Marry me, Joe! was another popular shirt.
The arguments intensified. Throngs of demonstrators, both pro- and anti-Joe, traveled from far corners of the country. They gathered beneath him to wave their signs and chant their chants. Joe, Joe, you’ve got to go! And No Joe! No Joe! And Joe, Joe, he’s our man, from Vietnam, China, or Japan! Yaaaay, JOE! Security was overtaxed. Violence broke out. One guy chucked a rock at another guy, prompting a brawl. Hot dogs were stolen, car windows smashed. Someone was caught readying a high-powered rifle with a scope. The National Guard was deployed. The President issued a statement to Dangling Joe, delivered through a P.A. system in seven languages on a giant video screen set atop the 47- story building:
“Greetings, unknown man. This is the President of the United States. We don’t know where you are from or what your purpose is. Nor do we know how you are dangling like that, defying gravity. We don’t understand why you don’t need food or water, nor why you look so pleased. Your presence, however, has caused us as a nation to do some serious self-reflection about our identity. Are we a country who welcomes strangers, whatever their origin, whatever their dangling preferences? Or are we distrustful and fearful of those who are different? Speak to us, dangling man! Tell us what to do. Remind us who we are.”
The President broke down in tears. He was mocked for this roundly in the press. Some people liked his display of sensitivity, but most thought it showed weakness. Whether or not you were pro- or anti-Presidential tears, however, the undeniable result was that nobody talked about what the President had said. His message, his questions, his whole speech: ignored and forgotten. When his term expired, the President failed to even get his party’s nomination for re- election.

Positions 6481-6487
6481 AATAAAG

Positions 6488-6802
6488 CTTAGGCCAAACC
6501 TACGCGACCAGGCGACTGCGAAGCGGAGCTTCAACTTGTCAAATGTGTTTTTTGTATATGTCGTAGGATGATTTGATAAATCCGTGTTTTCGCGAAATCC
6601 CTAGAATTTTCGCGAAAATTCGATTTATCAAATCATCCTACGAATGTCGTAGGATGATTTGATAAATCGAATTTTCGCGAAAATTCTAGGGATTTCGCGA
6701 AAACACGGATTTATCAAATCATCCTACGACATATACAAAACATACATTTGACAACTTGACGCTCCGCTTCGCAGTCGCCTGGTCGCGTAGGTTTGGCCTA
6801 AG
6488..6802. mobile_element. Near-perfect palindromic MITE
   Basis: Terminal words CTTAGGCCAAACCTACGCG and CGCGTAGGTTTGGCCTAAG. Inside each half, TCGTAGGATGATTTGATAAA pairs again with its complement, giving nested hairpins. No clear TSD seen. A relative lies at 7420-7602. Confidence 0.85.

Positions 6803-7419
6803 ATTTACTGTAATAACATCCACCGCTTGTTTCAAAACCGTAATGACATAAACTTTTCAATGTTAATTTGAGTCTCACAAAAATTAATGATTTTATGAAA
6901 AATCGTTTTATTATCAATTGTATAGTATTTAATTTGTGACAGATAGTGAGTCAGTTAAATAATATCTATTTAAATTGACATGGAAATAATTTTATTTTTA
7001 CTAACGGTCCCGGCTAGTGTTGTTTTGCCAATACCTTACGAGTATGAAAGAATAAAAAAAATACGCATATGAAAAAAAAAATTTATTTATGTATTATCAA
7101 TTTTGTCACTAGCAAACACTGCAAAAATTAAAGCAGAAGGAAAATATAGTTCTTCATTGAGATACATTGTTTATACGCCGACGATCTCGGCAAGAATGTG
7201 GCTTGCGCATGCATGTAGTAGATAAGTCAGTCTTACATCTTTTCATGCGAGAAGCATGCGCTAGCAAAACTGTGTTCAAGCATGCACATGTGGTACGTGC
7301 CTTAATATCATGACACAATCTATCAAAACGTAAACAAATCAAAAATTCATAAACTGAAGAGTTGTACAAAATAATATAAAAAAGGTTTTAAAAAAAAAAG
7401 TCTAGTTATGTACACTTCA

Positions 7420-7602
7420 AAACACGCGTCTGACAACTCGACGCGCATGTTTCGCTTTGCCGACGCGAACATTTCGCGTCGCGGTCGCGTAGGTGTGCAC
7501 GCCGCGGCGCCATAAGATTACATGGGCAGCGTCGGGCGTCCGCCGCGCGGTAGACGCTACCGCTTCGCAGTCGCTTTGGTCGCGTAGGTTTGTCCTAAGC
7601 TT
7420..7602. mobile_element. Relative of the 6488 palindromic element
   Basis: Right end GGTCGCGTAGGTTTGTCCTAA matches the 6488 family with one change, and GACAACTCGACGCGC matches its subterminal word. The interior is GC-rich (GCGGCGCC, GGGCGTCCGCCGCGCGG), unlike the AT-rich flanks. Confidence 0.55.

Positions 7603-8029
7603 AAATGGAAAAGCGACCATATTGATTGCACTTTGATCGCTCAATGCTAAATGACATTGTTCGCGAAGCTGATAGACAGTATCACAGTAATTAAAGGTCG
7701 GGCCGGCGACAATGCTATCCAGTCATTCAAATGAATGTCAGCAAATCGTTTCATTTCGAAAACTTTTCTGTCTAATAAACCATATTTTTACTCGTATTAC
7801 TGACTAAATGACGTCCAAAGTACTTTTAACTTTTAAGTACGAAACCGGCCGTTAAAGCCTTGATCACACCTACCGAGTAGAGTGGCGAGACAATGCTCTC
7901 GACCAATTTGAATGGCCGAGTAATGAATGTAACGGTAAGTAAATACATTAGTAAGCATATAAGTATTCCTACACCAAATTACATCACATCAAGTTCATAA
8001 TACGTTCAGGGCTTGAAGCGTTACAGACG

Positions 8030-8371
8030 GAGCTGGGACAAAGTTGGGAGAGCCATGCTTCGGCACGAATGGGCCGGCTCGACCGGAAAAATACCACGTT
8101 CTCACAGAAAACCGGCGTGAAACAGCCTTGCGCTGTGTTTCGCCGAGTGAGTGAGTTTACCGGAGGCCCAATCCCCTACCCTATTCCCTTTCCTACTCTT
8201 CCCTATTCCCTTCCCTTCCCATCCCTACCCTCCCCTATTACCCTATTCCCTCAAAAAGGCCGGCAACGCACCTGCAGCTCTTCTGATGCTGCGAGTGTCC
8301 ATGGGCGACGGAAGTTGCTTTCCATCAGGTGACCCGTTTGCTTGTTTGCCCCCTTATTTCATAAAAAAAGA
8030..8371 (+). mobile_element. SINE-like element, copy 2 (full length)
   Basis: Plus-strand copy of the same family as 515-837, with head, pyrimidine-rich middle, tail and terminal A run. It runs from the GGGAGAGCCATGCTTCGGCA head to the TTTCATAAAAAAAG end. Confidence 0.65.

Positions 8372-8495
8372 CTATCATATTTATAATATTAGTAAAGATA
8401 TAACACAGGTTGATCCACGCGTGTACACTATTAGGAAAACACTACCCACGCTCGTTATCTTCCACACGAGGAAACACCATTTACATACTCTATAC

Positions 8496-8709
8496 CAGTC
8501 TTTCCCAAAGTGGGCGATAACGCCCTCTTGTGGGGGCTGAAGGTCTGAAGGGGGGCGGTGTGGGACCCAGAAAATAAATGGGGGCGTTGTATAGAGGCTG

The President’s crying jag seemed to trigger the end of the mania. It’s possible that he expressed some deep-seated feelings that citizens weren’t even aware they had. Or that his tears represented the catharsis that the nation required in order to move on.
More likely, though, is the fact that even a phenomenon that breaks all known laws of physics gets boring after a while. People’s necks got sore from staring up like that. They forgot he was there. What once seemed like a monumental moment in human history shrank to a blip on the radar of recorded time. The novelty of Dangling Joe soon wore off. Hank Hardwood set his sights on an outrageous new dance craze. Doc Ready, the man who’d come closest to Dangling Joe, stopped getting interviewed on talk shows. He died a couple of years later trying to rescue a moose trapped on a wayward block of ice. At his funeral he was remembered for the many people he had saved rather than the one man he hadn’t.
I want to make it clear: Dangling Joe didn’t go anywhere. He’s still up there, if you look. But you’ve probably got more important things to do.
Darrin Doyle has lived in Saginaw, Kalamazoo, Grand Rapids, Cincinnati, Louisville, Osaka (Japan), and Manhattan (Kansas). He has worked as a paperboy, mover, janitor, telemarketer, pizza delivery driver, door-to-door salesman, copy consultant, porn store clerk, freelance writer, and technical writer, among other jobs. After graduating from Western Michigan University with an MFA in fiction, he taught English in Japan for a year. He then earned his PhD from the University of Cincinnati. He is the author of the novels Revenge of the Teacher’s Pet: A Love Story (LSU Press) and The Girl Who Ate Kalamazoo (St. Martin’s), and the short story collection The Dark Will End the Dark (Tortoise Books). His short stories have appeared in Alaska Quarterly Review, Blackbird, Harpur Palate, Redivider, BULL, and Puerto del Sol, among others. Currently he teaches at Central Michigan University and lives in Mount Pleasant, Michigan with his wife and two sons.